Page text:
Longing to See the Savior

Posted on December 9, 2013 by


Advent2This week I will take a break from what I said I would blog about: leadership styles and how to maximize them.

The reason? This month represents something infinitely more important!  As we look forward to Christmas, it is good to pause and prepare ourselves for this Advent season. The history of Advent is an interesting one.  From an Advent prayer book from my church, Liberti:

Advent is a word that means “arrival.” It is a four-week period in which the Church looks back to Jesus’ first coming, and looks ahead to his promise to come again to make all things new. Just as John the Baptizer told the Jewish people to “prepare” for the Lord’s coming, we need to prepare ourselves to celebrate Jesus’ coming, pay attention to how he is present in our lives, and prepare for his coming again.

The Christian Church has observed a Christmas season since the 4th century. There was always a period of preparation before Christmas Day, which varied from between 3 to 7 weeks. In the 10th century the 4-week pattern was finally settled. European Christians used greenery and candles to enhance the season, and that practice has caught on in the United States and around the world in recent years.

The prophet Simeon, the Scripture says, was “waiting for the consolation of Israel.”  He had been told by the Holy Spirit that he would not die until he had seen the Lord’s Christ.  And so he waited for the most significant moment not only of his life, but of the whole Creation!  You see, the Creation had fallen into sin and needed a Savior.  And in God’s eternal wisdom, He decided to send His beloved Son Jesus to save us from our sin. So Simeon waited.  And waited.  And in his last days, he went ‘by the Spirit’ into the Temple and there took the Child in his arms and blessed God and prayed one of 3 great prayers in the Gospel of Luke.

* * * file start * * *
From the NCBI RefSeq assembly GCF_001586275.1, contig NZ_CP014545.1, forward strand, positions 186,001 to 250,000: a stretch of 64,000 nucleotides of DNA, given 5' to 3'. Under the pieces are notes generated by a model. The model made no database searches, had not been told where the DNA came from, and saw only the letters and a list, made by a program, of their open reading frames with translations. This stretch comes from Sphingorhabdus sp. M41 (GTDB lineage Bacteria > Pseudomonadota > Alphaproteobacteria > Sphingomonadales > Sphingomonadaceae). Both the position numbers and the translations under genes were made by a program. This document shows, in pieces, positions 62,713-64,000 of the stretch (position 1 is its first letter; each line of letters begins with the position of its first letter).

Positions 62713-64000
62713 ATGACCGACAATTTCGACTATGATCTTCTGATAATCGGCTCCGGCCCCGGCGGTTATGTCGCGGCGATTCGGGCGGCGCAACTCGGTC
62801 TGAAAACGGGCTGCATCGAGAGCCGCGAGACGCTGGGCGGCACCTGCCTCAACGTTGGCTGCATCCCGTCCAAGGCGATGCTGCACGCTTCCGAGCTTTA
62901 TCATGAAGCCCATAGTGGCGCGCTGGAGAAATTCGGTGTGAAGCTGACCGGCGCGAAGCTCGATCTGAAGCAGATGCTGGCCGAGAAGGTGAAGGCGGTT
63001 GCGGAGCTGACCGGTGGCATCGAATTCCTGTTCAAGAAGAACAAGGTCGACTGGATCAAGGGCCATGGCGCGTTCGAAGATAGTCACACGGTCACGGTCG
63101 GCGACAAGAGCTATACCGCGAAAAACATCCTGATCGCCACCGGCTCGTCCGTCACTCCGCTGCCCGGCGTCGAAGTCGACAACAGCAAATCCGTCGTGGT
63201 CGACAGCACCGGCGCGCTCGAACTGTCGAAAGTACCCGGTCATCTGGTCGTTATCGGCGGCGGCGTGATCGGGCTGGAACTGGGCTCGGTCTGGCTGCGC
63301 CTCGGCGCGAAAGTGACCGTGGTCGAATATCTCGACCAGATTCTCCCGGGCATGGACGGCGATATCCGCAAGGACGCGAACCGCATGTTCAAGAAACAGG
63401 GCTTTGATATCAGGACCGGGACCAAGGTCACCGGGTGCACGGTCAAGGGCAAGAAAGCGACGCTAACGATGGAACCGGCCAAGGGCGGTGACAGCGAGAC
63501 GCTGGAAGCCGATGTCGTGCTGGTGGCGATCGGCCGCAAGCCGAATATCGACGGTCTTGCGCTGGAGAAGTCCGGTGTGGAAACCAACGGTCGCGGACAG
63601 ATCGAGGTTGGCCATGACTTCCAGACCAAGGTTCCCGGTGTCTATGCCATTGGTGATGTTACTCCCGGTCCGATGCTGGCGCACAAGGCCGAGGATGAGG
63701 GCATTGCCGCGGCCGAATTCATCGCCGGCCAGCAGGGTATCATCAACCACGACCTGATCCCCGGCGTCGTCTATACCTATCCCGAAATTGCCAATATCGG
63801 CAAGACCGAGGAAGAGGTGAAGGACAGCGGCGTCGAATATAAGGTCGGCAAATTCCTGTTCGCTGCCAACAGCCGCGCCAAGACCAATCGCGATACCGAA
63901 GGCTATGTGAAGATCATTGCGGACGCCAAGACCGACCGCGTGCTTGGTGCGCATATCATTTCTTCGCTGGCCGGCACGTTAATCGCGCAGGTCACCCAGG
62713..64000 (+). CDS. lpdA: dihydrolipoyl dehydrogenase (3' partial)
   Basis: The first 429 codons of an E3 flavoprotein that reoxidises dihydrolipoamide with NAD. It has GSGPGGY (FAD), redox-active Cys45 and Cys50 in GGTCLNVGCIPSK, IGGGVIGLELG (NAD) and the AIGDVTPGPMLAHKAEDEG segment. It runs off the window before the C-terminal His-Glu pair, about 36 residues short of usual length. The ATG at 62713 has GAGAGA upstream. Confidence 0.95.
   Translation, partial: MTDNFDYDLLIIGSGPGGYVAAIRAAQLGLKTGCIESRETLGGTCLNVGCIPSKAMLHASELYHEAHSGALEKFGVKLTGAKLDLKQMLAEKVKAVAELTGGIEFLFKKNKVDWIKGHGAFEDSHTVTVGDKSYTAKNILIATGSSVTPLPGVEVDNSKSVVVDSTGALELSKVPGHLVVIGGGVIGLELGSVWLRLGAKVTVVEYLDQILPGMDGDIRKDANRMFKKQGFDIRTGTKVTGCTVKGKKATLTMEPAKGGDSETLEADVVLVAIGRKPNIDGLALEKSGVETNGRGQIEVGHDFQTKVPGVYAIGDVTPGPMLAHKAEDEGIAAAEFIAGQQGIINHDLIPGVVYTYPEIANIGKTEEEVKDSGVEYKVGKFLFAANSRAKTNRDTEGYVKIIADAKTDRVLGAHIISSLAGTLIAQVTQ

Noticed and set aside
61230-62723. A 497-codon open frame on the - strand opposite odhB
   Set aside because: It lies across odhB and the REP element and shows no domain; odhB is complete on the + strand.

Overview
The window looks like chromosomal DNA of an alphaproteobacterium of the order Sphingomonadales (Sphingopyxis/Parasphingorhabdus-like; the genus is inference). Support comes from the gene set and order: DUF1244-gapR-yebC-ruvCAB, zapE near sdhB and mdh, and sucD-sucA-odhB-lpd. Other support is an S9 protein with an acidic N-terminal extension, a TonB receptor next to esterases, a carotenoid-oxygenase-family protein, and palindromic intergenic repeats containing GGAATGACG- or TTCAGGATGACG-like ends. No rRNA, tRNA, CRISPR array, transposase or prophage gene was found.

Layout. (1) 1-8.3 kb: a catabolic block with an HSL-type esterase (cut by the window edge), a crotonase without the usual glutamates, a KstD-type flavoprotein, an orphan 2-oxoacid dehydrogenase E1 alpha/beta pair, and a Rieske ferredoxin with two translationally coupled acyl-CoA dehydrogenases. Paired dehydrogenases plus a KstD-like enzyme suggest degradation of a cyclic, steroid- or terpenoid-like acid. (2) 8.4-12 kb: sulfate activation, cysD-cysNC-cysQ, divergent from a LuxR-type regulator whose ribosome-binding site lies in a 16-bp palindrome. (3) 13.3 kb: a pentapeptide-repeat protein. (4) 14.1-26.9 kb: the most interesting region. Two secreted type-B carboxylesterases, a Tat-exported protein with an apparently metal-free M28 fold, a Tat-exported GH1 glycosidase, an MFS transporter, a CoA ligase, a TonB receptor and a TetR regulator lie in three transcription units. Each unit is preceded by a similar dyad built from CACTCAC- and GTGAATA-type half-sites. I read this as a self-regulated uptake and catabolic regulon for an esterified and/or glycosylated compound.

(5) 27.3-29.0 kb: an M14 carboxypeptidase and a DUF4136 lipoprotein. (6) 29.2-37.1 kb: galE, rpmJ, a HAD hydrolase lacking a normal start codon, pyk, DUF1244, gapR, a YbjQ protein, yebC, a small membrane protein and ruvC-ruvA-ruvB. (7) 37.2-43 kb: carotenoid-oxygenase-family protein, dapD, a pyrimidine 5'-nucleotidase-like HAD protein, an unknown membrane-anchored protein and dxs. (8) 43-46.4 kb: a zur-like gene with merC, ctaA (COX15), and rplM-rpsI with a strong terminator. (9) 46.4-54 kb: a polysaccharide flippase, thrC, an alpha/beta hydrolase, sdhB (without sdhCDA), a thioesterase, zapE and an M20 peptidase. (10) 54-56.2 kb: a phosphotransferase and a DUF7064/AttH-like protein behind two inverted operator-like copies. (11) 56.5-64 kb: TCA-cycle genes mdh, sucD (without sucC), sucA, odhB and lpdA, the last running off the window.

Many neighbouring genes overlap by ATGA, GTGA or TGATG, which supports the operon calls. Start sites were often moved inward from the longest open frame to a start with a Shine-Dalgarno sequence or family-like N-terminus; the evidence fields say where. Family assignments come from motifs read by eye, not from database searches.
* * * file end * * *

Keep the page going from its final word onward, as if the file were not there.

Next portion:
“Lord, now you are letting your servant depart in peace,

according to your word;

for my eyes have seen your salvation

that you have prepared in the presence of all peoples,

 a light for revelation to the Gentiles,

and for glory to your people Israel.” 

Luke 2: 29-32

This prayer in Christian tradition is called the ‘Nunc Dimittis’, which is the Latin for the first two words of the prayer of Simeon, ‘Now dismiss.’  The other two prayers are called the Magnificat, Mary’s prayer, and the Benedictus, Zachariah’s prophecy.

While we typically think that the Advent season is meant to prepare us for the birth of Jesus, Simeon sees something different.  He sees that in the Child that he holds in his arms God has prepared salvation for us!  God prepares salvation for us in Jesus’ birth, death, and resurrection.  Our response should be twofold:

  1. That we would prepare ourselves for Christ’s coming by waiting, reflecting and praying like Simeon did.  If you’ve never used an Advent prayer book before, try this one.  Perhaps you could stretch your time with Christ each morning in order to read and pray Advent Scriptures and prayers.
  2. We should be going about our lives in a way that reflects our faith and love for this Coming King.  Reflect on this story from the life of John Coltrane, told by Andy Grice:

“John Coltrane was arguably one of the most significant saxophonists in jazz history … he was a deeply spiritual man and as his career progressed his music took on a spiritual dimension … and in the liner notes of possibly Coltrane’s most famous piece, A Love Supreme he wrote this:

‘During the year 1957, I experienced, by the Grace of God, a spiritual awakening which was to lead me to a richer, fuller, more productive life. At that time, in gratitude, I humbly asked to be given the means and privilege to make others happy through music.’

And so the story goes after one particular performance of a Love Supreme, John Coltrane steps off the stage and is heard to whisper ‘Nunc Dimittis‘ (now dismiss your servant in peace.)  John Coltrane is essentially saying that he has done what he was meant to do! He has glorified God in and through his music and now his job is done.”

May you take the time to reflect on the Coming King this Advent season, that God has prepared salvation for ALL people.  What joy shall fill our hearts as we worship God’s salvation, Jesus Christ.